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Arsenic toxicity is exposure to toxic amounts of arsenic. Arsenic is a naturally occurring element in the earth’s crust. It has no smell or taste. If you suspect you have been exposed to arsenic, contact your doctor right away.
There are 2 primary forms of arsenic:
- Inorganic arsenic—Arsenic combined with hydrogen, oxygen, chlorine, or sulfur. Found in the environment, sometimes as a gas.
- Organic arsenic—Arsenic combined with carbon and hydrogen. Found in animals and plants.
Inorganic arsenic is much more harmful than organic arsenic.
Arsenic occurs naturally in soil and minerals, and may enter the air, water, and soil. It is also used:
- To preserve or pressure-treat wood—this use is being phased out except for specific applications such as railroad ties and utility poles, but old stocks may still be around and pose a risk
- As an ingredient in pesticides
- To produce glass
- In copper and other metal manufacturing
- In the electronics industry
- In medicine
Arsenic toxicity may occur when a person is exposed to toxic amounts of arsenic by:
- Breathing air containing arsenic
- Eating food contaminated with arsenic
- Drinking water contaminated with arsenic
- Living in areas with high natural levels of arsenic
- Working in a job that involves arsenic
|Arsenic Can Be Inhaled into the Lungs|
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Some people are more likely to be exposed to arsenic, but it can occur in anyone. Factors that may increase your chance of arsenic exposure include:
- Companies that preserve wood with arsenic
- The metal manufacturing industry
- The glass production industry
- The electronic industry
- Other industries that use arsenic
- Living in an area with high natural levels of arsenic
In addition, children may be more susceptible than adults to the health effects of arsenic. There is some evidence that arsenic exposure may harm pregnant women and their unborn babies.
Ingesting high levels of arsenic can result in death. Arsenic has also been linked to increased risks of cancer of the lung , skin , bladder , liver , kidney , and prostate .
Symptoms of acute arsenic exposure generally occur within 30-60 minutes after ingestion. These may include:
Gastrointestinal symptoms, such as:
- Metallic or garlic taste in the mouth
- Vomiting, possibly with blood
- Watery diarrhea
- Abdominal pain
Paralytic symptoms, such as:
- Cardiovascular system shutdown
- Central nervous system (the brain and spinal cord) slows down
- Death, which can occur in hours
Symptoms of chronic arsenic exposure include:
- Recurring diarrhea
- Thickening of skin
- Discoloration of skin
- Small corns or warts on the palms, soles, and torso
- Abnormal heart rhythm
- Numbness in hands and feet
- Partial paralysis
In addition, people exposed to arsenic may be at a greater risk of developing heart disease.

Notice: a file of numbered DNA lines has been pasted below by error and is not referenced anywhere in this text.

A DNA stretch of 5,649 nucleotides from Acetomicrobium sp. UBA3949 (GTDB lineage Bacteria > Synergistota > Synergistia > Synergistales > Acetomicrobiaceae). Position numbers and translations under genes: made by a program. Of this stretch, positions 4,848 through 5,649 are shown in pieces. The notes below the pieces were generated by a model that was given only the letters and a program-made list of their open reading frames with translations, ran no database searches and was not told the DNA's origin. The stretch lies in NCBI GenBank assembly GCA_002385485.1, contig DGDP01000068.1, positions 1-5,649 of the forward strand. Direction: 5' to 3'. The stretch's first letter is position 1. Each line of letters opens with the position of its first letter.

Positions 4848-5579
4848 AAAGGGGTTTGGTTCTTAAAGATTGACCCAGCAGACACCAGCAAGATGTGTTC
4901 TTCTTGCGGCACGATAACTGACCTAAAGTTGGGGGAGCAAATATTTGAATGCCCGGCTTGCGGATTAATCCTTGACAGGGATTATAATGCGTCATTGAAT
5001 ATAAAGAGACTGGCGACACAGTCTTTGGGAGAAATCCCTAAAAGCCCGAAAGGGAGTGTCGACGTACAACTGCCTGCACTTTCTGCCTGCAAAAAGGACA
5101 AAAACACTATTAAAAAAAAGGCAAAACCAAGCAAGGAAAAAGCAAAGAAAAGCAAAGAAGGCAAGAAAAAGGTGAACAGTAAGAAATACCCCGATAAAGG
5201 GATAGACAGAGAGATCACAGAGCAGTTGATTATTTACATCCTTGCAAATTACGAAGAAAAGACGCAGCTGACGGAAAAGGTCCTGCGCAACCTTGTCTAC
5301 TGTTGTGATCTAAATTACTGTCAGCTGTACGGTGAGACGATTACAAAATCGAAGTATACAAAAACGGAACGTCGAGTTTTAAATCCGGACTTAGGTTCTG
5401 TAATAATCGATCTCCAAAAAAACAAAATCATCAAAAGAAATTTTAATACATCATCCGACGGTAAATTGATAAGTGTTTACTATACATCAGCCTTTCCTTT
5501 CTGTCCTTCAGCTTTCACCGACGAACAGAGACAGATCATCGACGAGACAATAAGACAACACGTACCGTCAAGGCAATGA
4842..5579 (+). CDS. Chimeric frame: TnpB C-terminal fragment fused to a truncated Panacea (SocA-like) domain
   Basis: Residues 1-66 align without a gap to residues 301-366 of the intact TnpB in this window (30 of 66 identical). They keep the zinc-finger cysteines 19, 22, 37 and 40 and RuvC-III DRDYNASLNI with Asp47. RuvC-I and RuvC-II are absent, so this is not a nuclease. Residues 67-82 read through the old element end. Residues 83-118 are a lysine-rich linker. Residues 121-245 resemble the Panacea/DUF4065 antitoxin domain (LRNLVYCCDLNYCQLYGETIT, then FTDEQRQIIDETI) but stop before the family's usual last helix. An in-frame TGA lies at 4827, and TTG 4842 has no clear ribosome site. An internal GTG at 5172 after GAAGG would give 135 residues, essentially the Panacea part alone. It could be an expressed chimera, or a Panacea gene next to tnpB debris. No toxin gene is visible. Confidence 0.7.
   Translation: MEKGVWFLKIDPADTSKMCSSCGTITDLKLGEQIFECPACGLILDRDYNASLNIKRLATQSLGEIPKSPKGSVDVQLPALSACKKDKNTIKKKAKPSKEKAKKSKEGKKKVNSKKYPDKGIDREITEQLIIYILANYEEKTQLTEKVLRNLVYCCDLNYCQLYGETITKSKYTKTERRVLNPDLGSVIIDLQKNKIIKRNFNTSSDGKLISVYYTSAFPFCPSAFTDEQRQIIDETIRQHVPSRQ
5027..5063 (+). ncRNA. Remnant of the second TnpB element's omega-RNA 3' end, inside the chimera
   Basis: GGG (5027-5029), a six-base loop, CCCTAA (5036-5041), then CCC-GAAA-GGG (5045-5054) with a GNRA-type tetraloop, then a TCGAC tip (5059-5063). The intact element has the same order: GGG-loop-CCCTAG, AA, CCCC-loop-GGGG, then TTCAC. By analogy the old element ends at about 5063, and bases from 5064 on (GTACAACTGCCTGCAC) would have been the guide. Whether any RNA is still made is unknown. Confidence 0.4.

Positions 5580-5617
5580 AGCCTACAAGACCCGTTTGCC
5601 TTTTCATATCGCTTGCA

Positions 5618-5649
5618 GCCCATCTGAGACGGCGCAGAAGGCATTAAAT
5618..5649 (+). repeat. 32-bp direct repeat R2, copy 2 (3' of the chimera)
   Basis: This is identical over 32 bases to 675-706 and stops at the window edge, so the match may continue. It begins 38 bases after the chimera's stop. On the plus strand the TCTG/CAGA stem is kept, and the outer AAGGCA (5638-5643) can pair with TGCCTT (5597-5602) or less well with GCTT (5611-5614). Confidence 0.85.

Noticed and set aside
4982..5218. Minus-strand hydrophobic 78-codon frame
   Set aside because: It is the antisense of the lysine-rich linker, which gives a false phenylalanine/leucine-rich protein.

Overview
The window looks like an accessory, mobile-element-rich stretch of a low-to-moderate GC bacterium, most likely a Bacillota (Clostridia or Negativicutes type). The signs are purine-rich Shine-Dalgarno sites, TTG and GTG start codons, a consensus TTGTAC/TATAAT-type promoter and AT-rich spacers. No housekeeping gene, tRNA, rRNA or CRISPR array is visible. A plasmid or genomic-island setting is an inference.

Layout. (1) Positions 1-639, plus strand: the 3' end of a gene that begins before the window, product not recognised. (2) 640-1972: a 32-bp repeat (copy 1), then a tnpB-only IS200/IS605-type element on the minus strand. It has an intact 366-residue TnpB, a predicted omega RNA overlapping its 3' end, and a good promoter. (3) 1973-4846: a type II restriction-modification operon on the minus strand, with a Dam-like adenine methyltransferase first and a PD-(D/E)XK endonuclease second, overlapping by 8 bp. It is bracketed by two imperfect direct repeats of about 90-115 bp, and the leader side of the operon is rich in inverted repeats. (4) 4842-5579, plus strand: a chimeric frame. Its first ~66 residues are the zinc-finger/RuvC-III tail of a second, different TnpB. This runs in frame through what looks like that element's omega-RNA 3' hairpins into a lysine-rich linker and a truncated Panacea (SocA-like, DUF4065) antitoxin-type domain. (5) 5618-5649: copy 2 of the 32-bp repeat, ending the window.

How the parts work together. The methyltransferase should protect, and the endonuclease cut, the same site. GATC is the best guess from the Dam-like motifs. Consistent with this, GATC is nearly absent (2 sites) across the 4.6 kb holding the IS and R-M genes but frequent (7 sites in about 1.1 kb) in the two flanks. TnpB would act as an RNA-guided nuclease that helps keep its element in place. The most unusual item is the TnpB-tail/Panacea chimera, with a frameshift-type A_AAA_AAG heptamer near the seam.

You will be asked about your symptoms and medical history. A physical exam will be done. It can be difficult to make a diagnosis of arsenic poisoning because symptoms are so varied. If you have concerns about arsenic causing symptoms in yourself or a family member, talk to your doctor.
Your bodily fluids and tissues may be tested. This can be done with:
- Blood tests
- Urine tests
- Hair or fingernail analysis
There is no effective treatment for arsenic toxicity. There is increasing evidence that chelation therapy may benefit some people who were poisoned with arsenic. Chelation therapy involves putting a chemical called a chelating agent into the bloodstream. The chelating agent combines with a toxin to help remove it from the body. Chelating agents may be given by pill or by injection.
If chelation is not indicated or is ineffective, your treatment will be designed to help manage and control your symptoms. Treatment may include IV hydration, for example.
To help reduce your chances of getting arsenic toxicity:
- If you work with arsenic-treated wood at home, wear a dust mask, gloves, and protective clothing. Do not burn any wood that has been treated with arsenic compounds.
- If you live in an area with high natural levels of arsenic, use cleaner sources of water and limit contact with soil. If you have well water, have it tested for a variety of contaminants, including arsenic.
Agency for Toxic Substances and Disease Registry
Environmental Protection Agency
Canadian Centre for Occupational Health and Safety
Arsenic. Agency for Toxic Substances and Disease Registry website. Available at: http://www.atsdr.cdc.gov/substances/toxsubstance.asp?toxid=3. Updated March 3, 2011. Accessed March 16, 2018.
Arsenic and drinking water from private wells. Centers for Disease Control and Prevention website. Available at: http://www.cdc.gov/healthywater/drinking/private/wells/disease/arsenic.html. Updated July 1, 2015. Accessed March 16, 2018.
Arsenic—ToxFAQs. Agency for Toxic Substances and Disease Registry website. Available at: http://www.atsdr.cdc.gov/toxfaqs/tfacts2.pdf. Updated August 2007. Accessed March 16, 2018.
Acute arsenic poisoning. EBSCO DynaMed Plus website. Available at: http://www.dynamed.com/topics/dmp~AN~T114977/Chronic-arsenic-poisoning . Updated June 15, 2017. Accessed March 16, 2018.
Chen Y, Graziano JH, Parvez F, et al. Arsenic exposure from drinking water and mortality from cardiovascular disease in Bangladesh: prospective cohort study. BMJ. 2011;342:d2431.
Chronic arsenic poisoning. EBSCO DynaMed Plus website. Available at: http://www.dynamed.com/topics/dmp~AN~T114977/Chronic-arsenic-poisoning . Updated May 5, 2017. Accessed March 16, 2018.
Fourth national report on exposure to environmental chemicals. Centers for Disease Control and Prevention website. Available at: http://www.cdc.gov/exposurereport/pdf/FourthReport.pdf. Accessed March 16, 2018.
- Reviewer: EBSCO Medical Review Board James Cornell, MD
- Review Date: 03/2018
- Update Date: 02/16/2015